A couple of weeks ago there was a fairly spirited exchange between the former MP Louise Mensch and the feminist writer Laurie Penny over the phrase “check your privilege”, which started out as a feminist term on Livejournal, and has turned into something of a Twitter trope. It’s mostly (though not exclusively) used in online feminist debate. Louise Mensch isn’t a fan of it.
And that is what the modern feminist movement has become. Full of intersectionality, debates about middle-class privilege, hand-wringing over a good education (this is again “privilege” and not well-deserved success), and otherwise intelligent women backing out of debates and sitting around frenziedly checking their privilege.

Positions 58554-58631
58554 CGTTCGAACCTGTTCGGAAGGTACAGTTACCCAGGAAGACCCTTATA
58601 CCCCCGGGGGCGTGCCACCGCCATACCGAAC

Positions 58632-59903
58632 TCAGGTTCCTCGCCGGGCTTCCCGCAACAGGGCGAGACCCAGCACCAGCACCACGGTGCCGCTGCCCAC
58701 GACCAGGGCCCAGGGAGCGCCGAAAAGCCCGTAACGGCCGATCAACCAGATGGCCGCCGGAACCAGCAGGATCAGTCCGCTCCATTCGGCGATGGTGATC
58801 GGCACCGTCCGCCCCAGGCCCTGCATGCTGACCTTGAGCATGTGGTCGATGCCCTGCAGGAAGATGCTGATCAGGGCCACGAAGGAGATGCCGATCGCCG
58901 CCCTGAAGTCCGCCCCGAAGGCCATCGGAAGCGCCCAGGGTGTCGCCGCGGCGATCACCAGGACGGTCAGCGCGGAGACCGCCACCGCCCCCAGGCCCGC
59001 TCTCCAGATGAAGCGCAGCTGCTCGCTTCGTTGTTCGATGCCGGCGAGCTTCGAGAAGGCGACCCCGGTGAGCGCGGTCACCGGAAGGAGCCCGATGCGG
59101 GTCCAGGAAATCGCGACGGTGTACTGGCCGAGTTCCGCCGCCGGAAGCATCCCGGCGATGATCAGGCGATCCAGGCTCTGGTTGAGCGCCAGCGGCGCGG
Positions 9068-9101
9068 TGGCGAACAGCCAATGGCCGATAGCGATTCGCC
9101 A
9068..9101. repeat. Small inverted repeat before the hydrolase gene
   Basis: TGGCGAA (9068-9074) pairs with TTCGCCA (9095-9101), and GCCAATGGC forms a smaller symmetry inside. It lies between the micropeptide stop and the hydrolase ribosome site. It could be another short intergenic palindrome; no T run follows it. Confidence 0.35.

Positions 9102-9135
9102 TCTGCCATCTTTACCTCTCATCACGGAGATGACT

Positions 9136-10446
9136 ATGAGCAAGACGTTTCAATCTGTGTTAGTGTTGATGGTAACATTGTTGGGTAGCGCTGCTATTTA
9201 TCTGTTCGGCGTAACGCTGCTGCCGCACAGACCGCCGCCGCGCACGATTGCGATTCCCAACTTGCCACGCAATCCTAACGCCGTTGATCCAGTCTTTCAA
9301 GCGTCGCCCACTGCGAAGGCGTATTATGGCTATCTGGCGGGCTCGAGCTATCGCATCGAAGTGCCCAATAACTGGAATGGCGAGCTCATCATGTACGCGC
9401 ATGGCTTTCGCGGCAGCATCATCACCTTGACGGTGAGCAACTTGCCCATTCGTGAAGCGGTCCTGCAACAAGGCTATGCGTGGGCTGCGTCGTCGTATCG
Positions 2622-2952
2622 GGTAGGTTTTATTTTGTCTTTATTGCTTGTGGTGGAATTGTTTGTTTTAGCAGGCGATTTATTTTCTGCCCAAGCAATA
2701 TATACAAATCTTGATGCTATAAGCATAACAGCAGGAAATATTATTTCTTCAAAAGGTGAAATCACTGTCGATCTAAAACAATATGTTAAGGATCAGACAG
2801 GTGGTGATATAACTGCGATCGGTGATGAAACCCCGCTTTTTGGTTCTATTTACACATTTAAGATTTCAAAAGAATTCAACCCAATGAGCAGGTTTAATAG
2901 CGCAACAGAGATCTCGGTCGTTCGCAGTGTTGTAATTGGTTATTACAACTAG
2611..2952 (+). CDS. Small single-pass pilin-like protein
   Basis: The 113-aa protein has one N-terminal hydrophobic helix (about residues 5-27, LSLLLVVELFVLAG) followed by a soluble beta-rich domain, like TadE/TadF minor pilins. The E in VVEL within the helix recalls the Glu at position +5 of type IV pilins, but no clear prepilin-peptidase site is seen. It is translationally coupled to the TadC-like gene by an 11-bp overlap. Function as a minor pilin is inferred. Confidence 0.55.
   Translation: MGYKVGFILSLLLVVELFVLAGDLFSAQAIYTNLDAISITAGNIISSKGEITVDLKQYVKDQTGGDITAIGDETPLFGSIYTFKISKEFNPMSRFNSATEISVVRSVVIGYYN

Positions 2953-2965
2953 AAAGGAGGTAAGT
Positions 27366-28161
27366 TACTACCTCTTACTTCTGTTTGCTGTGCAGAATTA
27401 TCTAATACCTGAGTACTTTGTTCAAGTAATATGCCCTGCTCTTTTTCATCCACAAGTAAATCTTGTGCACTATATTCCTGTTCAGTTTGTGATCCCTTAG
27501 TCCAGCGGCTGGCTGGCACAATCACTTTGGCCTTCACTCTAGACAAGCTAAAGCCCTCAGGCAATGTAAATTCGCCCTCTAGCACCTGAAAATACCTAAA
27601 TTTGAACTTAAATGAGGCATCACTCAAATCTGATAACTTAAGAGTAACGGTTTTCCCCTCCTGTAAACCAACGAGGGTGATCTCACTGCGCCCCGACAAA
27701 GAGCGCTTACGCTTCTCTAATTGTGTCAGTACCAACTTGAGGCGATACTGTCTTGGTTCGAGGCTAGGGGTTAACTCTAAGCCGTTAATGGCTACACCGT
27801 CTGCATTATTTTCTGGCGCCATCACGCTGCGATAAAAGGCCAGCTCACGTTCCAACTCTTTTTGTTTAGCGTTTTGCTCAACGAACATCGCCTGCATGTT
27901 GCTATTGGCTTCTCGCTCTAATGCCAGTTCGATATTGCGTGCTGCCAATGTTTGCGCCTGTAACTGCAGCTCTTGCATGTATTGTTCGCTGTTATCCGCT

It does nothing. It accomplishes nothing. It changes nothing.
Laurie Penny defended the term.
Telling someone to “check their privilege” isn’t the same as censoring or silencing, but to people who aren’t often introduced to the concept that they might be wrong, it can sometimes feel that way. When someone asks you to check your privilege, it doesn’t mean you should stop talking – it means you should start listening, and sometimes that involves giving the other person in the room a chance to speak. That’s what often upsets people most about the whole idea. It’s about who gets to speak, and who has to listen, and social media is changing those rules.
I’ve been pondering this for a while, and I’m going to give a list of what I think are some of the problems with privilege-checking. Some have suggested that the only people who have an issue with being asked to check their privilege are those who are privileged themselves. Given that I’m white, male, straight, cisgender, middle-class and able-bodied, quite possibly I may be guilty as charged here.